The Statue of Liberty was a generous gift to America from France in 1886, and she honors the friendship and alliance the two countries forged during the American Revolution. She has long represented freedom and democracy; indeed, her features and dress were inspired by the Roman goddess Libertas.
After the attacks on September 11th, 2001, however, the Statue of Liberty was closed completely, and the world-famous icon was off-limits to visitors until August, 2004; even then, her enormous walk-in crown--a feat of engineering and sculpture that offered, arguably, one of the nation's most beautiful and inspiring views from a man-made structure--remained closed.
But on July 4th, 2009, the crown of the Statue of Liberty will be at last be re-opened to the public, as U.S. Interior Secretary Ken Salazar announced today.
I was never fortunate enough to climb that narrow staircase leading to the crown and experience that famous view myself, but I have certainly admired and photographed the beautiful statue from many vantage points during countless visits to New York City. The most heartbreakingly lovely of these visual memories--and also my first sight of the Statue of Liberty--dates back to the summer of 1980, when my friend Effie and I treated ourselves to Champagne and coconut shrimp with orange sauce in the surreal and elegant Windows on the World restaurant, located on the 106th and 107th floors of the World Trade Center's North Tower. It wasn't a busy day, and we'd been given a table right at the edge of the room, affording us a gorgeous view of the city and harbor below. While we waited for our lunch, we gazed through the great oblongs of plate glass, noting how far below us the wispy clouds and buzzing helicopters were. The sun came out, and then, to our delight, we saw her: Lady Liberty.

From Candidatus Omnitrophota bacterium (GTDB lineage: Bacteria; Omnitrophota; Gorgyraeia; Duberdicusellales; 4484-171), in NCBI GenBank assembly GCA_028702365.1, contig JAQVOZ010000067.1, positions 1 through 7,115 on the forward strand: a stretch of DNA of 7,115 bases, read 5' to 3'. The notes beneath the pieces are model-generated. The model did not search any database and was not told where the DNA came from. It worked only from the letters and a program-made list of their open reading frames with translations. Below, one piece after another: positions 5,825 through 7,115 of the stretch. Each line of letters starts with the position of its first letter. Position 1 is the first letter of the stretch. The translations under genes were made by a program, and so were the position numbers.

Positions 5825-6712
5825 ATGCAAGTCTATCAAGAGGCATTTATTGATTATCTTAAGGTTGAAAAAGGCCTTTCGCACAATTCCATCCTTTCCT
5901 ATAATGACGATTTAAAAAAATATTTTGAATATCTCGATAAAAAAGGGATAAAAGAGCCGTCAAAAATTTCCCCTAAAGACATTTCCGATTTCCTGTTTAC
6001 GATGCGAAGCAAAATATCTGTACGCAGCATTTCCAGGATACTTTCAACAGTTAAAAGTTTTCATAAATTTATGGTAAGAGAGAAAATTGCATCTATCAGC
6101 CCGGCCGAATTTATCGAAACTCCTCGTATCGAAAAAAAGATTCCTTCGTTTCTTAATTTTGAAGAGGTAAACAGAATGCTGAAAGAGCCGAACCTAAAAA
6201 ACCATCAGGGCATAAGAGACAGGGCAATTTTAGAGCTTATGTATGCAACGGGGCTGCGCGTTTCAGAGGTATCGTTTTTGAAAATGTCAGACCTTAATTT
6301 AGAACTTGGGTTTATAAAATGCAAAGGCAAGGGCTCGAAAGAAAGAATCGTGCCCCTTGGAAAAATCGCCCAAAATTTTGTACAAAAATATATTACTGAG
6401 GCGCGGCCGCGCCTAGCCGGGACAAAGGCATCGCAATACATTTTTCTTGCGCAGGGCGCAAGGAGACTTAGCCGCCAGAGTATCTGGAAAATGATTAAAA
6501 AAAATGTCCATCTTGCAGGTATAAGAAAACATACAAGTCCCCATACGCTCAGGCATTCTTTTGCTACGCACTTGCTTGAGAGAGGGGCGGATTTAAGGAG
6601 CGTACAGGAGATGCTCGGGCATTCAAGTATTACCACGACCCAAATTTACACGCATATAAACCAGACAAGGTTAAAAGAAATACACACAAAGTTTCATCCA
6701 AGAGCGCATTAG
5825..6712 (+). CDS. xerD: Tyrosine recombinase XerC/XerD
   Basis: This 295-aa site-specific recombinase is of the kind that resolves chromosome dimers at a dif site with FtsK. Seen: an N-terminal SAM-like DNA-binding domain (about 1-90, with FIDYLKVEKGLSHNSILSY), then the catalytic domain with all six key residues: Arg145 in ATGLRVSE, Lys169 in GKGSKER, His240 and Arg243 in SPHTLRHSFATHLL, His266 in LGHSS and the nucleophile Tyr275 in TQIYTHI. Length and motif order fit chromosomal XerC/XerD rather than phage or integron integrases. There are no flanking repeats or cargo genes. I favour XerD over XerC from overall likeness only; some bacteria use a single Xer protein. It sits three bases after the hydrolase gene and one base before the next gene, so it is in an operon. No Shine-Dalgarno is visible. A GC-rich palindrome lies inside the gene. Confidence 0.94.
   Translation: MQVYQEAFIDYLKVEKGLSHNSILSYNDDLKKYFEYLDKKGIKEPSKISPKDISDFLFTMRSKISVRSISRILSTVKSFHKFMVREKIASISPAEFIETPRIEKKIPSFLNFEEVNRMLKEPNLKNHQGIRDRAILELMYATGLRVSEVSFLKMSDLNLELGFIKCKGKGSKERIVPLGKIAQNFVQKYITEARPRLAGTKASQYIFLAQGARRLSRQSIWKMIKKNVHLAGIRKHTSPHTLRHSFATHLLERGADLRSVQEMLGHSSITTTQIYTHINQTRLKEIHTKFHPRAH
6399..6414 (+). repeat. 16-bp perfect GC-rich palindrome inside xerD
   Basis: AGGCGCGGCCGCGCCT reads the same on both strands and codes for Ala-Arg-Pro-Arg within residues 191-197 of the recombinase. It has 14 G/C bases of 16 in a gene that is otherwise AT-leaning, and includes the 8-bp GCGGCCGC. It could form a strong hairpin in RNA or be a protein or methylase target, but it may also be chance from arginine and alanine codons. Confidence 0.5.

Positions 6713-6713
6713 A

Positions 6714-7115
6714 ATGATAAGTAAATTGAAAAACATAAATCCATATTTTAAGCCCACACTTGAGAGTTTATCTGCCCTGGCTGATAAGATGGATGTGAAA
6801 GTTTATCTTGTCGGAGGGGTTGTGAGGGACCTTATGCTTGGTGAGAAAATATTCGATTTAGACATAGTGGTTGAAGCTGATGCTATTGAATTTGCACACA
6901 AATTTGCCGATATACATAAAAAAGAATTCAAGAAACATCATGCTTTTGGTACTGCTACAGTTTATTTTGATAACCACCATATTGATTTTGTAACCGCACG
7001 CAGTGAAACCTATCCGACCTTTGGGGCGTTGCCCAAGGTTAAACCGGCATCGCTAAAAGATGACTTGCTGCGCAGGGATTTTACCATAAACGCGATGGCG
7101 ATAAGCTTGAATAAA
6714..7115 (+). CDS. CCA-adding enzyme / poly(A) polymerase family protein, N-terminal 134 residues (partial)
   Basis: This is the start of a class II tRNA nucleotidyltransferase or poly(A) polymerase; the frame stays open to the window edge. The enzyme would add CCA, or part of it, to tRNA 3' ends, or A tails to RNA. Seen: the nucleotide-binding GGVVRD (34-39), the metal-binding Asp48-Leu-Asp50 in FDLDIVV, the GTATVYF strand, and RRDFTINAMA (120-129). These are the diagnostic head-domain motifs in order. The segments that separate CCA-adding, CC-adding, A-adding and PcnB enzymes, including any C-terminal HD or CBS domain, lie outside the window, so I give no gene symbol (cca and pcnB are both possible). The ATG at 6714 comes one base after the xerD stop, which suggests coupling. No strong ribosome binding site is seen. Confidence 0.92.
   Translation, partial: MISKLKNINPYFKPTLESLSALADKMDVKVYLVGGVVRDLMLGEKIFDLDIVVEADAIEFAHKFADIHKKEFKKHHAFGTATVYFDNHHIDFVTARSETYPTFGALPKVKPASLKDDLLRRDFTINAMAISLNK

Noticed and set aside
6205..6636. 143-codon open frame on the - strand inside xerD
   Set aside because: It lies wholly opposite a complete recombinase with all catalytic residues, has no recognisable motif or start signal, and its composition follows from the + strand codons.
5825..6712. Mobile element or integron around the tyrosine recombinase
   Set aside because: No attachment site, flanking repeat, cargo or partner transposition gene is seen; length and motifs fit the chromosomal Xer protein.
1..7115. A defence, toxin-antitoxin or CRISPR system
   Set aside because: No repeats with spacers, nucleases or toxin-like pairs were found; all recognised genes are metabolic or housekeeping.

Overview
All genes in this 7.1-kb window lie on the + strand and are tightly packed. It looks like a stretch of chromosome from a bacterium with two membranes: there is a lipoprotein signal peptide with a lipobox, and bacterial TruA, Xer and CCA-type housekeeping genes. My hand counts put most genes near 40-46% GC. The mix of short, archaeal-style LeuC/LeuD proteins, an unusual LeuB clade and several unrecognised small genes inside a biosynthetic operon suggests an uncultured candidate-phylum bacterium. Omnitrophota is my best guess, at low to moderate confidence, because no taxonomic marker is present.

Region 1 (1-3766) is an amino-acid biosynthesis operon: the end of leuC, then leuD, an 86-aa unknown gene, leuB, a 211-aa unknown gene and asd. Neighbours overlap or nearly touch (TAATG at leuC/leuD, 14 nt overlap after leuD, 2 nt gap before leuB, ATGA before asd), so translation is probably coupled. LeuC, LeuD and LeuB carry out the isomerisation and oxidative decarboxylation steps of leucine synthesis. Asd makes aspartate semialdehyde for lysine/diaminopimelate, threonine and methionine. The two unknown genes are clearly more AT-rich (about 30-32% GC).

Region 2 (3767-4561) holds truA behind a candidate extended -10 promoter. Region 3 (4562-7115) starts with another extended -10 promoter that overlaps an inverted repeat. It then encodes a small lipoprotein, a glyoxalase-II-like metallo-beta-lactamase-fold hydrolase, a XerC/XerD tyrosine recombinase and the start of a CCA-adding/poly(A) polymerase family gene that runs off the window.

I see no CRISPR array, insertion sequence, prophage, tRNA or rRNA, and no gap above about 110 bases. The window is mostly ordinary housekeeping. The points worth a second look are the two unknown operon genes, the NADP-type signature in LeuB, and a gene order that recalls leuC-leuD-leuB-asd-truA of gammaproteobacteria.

Even then, even at that distance, Lady Liberty evoked an emotional response from Effie (daughter of Greek immigrants) and Yours Truly, a British immigrant celebrating her seventh American summer. And the two UF co-eds who'd been trying very hard to remain cool and aloof while walking around the city were now drying their tears on massive white linen napkins and laughing at themselves for getting so mushy.
Little did we know.
In early October, 2001, I was among a handful of people on a nearly-empty plane flying into New York; I was to attend a photo-editing meeting, scheduled months beforehand, for a vintage fashion book I'd co-written with my friend Linda. As we approached southern Manhattan, the pilot announced that visibility was really good, in case any of us wanted to look at the still-smoldering remains of the World Trade Center. Of course I looked--how could I not?--and of course I cried (again). But not too far away, there she was, still, torch aloft in defiance of all that dark smoke and drifting poison: Lady Liberty.
And carved in bronze beneath her, though obviously not visible from the air, her sonnet, by Emma Lazarus, gave proof through the night that her promise was still there:
Not like the brazen giant of Greek fame,
With conquering limbs astride from land to land;
Here at our sea-washed, sunset gates shall stand
A mighty woman with a torch, whose flame
Is the imprisoned lightning, and her name
Mother of Exiles. From her beacon-hand
Glows world-wide welcome; her mild eyes command
The air-bridged harbor that twin cities frame.
"Keep, ancient lands, your storied pomp!" cries she
With silent lips. "Give me your tired, your poor,
Your huddled masses yearning to breathe free,
The wretched refuse of your teeming shore.
Send these, the homeless, tempest-tossed to me,
I lift my lamp beside the golden door!"
Also at Cogitamus.